"I think we will be better, no doubt, [on] Opening Day of 2017 than we were probably after the first month of 2016," Scioscia said. "We're going to welcome any depth that [general manager] Billy [Eppler] can find, and we are better. To what extent, we'll see when you start playing games."
Eppler has already done significant work reshaping the big league club, trading with Detroit for left fielder Cameron Maybin, signing free-agent right-hander Jesse Chavez to compete for a role in the rotation, re-signing resurgent reliever Andrew Bailey and adding depth in the outfield with Ryan LaMarre. But there is more to be done.
The Angels would ideally like an experienced second baseman, a fourth outfielder and arms that are versatile enough to provide depth in the rotation and bullpen.
"Whether something happens now, whether something happens between now and Spring Training or something happens during Spring Training, I think that I really anticipate us adding some more depth at some of the positions we're talking about," Scioscia said.
Ideally, the club would fill the opening at second base while adding a left-handed presence to its lineup. With the exception of right fielder Kole Calhoun, the batting order is loaded with right-handers Mike Trout, Albert Pujols, C.J. Cron, Yunel Escobar, Andrelton Simmons, Maybin and the current catching tandem of Jett Bandy and Carlos Perez.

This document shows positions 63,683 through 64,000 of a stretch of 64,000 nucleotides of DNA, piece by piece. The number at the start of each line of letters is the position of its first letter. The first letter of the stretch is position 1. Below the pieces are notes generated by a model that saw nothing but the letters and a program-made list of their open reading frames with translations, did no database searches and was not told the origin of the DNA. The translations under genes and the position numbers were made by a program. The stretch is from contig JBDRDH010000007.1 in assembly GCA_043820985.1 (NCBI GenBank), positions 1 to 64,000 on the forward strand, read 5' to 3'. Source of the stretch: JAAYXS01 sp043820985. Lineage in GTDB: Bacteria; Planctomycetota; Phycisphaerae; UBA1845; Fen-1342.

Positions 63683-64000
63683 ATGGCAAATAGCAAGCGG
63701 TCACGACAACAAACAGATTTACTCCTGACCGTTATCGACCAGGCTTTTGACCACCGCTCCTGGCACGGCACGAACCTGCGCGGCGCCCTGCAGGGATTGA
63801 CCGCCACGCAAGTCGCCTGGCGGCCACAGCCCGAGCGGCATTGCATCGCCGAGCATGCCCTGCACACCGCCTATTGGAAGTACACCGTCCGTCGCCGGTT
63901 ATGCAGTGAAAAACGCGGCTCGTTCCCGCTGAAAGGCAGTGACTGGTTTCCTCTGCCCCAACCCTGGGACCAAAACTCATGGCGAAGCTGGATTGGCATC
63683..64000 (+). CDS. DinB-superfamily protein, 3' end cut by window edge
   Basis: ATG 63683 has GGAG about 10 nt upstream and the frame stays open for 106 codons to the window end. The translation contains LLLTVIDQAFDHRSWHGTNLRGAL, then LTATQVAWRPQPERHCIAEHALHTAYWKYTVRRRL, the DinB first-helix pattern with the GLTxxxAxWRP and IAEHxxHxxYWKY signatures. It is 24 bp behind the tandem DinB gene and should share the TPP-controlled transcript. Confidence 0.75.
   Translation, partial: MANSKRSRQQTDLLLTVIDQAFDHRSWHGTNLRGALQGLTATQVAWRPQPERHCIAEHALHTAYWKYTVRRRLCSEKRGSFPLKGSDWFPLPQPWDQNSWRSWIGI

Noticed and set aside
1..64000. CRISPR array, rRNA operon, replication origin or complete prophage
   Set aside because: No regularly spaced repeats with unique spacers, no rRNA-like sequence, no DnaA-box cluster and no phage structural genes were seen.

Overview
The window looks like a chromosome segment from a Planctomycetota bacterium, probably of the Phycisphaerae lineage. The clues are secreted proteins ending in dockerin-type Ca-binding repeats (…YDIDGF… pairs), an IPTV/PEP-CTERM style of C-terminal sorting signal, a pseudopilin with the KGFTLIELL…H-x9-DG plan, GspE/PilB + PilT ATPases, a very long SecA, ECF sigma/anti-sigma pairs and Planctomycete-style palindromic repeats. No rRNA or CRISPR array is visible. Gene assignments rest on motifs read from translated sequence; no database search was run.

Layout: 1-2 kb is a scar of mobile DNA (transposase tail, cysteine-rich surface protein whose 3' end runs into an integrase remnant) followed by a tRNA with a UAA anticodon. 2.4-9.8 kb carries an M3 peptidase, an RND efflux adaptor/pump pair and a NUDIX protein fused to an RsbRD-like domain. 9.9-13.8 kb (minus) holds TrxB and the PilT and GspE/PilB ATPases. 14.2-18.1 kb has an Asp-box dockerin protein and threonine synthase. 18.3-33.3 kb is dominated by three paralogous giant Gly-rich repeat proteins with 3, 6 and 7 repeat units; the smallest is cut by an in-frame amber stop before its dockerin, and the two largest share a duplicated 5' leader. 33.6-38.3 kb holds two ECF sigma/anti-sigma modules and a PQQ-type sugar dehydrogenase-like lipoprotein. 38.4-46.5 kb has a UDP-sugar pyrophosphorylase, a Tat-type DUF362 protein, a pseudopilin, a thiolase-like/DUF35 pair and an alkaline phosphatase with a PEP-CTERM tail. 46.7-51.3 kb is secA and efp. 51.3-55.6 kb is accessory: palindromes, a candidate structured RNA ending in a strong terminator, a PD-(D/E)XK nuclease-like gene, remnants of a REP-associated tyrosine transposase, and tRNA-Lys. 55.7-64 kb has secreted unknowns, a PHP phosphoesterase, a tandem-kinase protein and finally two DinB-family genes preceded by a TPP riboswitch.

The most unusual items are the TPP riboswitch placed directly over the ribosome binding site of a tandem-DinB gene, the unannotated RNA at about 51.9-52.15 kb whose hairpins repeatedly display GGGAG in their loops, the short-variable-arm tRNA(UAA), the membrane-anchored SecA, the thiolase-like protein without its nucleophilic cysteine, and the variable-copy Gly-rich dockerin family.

"But you don't always get your Christmas list answered exactly where you want it," Scioscia said. "But we definitely need some depth there. I know that Billy is working hard on it."
Scioscia, the former All-Star catcher, knows that success generally begins with the pitching staff. The team lost ace Garrett Richards last year to a partially torn anterior cruciate ligament, and he will attempt to pitch in 2017 without having had Tommy John reconstruction surgery. Right-hander Matt Shoemaker is coming back from a fractured skull when he was hit by a line drive in early September. Lefty Tyler Skaggs was rebounding from his own Tommy John surgery last year and made only 10 starts. The team picked up veteran righty Ricky Nolasco midstream.
"It's going to be better with the reinstitution of Garrett Richards as a lead dog in the rotation, with Matt Shoemaker coming off of probably a 12-start stretch in which he really learned something and pitched like a legitimate No. 1, with Tyler Skaggs getting hopefully all the cobwebs of his rehab of Tommy John and ready to go," Scioscia said. "You saw Nolasco improve the last month. He made some big adjustments, and Chavez and [Alex] Meyer, all the way down.
"That's going to be the biggest improvement in our club, is going to be our starting pitching."
If that happens, the Angels expect to win. It's what the organization has become accustomed to since Scioscia took the reins in 2000.
"A couple years ago, won 98 games, slipped to 85, and last year we were decimated with injuries," Scioscia said.
"Losing is not easy. … These hard times hopefully serve a purpose to make us better and we can reach our goal."